Editor's note: Our full PSVR 2 review is now live, so go and check it out to see why Sony's new virtual reality headset is brilliant.
The PlayStation VR2 could be the first real litmus test for VR headsets in 2023. The gaming headset is set to launch on February 22 and already there are reports that shipments have been cut in half due to low pre-order numbers — though Sony has since disputed those claims.
But these aren’t the first concerns we’ve heard about the second-generation PlayStation VR headset. When it was announced, the $549 price tag raised eyebrows almost immediately, though some here at Tom’s Guide felt the graphical performance boost would be worth the extra money spent.
If that was the only issue with an otherwise perfect headset, I could be inclined to agree. Unfortunately, I think there are some minor issues — combined with one major one — that could add up to an underwhelming launch for the PS VR2.
PS VR2 problems: The little things matter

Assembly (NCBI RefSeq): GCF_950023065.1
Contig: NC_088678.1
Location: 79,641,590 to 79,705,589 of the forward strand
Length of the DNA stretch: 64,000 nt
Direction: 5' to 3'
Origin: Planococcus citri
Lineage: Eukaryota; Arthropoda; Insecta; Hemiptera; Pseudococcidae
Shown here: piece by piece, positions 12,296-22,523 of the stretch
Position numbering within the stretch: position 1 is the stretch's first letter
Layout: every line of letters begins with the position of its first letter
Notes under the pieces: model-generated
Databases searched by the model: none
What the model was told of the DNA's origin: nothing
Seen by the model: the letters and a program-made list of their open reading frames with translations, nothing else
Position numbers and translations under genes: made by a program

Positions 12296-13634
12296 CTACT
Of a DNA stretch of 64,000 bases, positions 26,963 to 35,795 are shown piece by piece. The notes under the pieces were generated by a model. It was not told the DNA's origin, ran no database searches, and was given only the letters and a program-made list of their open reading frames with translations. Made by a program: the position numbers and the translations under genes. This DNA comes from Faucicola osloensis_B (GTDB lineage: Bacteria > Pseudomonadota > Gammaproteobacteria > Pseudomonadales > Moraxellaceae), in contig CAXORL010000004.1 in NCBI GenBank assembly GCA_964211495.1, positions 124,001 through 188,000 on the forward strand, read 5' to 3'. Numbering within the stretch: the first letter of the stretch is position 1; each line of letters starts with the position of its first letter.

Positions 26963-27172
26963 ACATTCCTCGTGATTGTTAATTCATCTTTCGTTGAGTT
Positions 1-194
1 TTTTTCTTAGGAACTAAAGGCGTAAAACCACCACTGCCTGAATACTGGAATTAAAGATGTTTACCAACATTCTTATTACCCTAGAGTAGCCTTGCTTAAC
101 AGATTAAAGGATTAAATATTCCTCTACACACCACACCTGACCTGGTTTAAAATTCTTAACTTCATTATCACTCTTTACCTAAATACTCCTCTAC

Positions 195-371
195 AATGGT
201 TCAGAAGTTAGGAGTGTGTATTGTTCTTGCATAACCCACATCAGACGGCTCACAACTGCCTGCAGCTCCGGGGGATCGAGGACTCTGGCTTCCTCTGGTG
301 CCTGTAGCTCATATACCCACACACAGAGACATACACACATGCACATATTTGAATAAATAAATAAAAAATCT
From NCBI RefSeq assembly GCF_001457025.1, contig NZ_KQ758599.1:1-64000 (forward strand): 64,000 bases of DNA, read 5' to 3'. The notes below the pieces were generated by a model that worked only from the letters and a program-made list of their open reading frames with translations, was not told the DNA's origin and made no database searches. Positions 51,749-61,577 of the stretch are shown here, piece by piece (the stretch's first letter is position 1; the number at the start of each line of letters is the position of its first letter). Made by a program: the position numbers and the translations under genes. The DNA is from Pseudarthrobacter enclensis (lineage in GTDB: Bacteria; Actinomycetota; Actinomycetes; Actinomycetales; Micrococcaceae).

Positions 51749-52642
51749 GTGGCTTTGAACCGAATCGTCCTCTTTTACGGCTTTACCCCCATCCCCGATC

One of the little issues that have arisen in the lead-up to the PS VR2 launch is that the cable that tethers the PS VR2 to a PlayStation 5 doesn’t appear to detach from the headset. Subsequent reporting has determined that it can be detached, but only by dismantling parts of the headset, so we don’t advise it. Given that the PS VR2 headset has to be tethered to a PS5 in order to work (more on that later) this presents an issue for a couple of reasons.
It doesnt look like the #PSVR2 cable will be detachable as alot of people hoped. 👀🧐🤔 pic.twitter.com/OnafceuySxJanuary 6, 2023
First, there are issues of repairability and player safety. From a repairability standpoint, the inability to remove the cable would make it much more difficult to repair the headset in the instance that the cable was damaged. Again, you cannot use the PS VR2 without tethering it to a PS5 via cable, so if that cable doesn’t work, your $549 VR headset becomes a very nice-looking paperweight.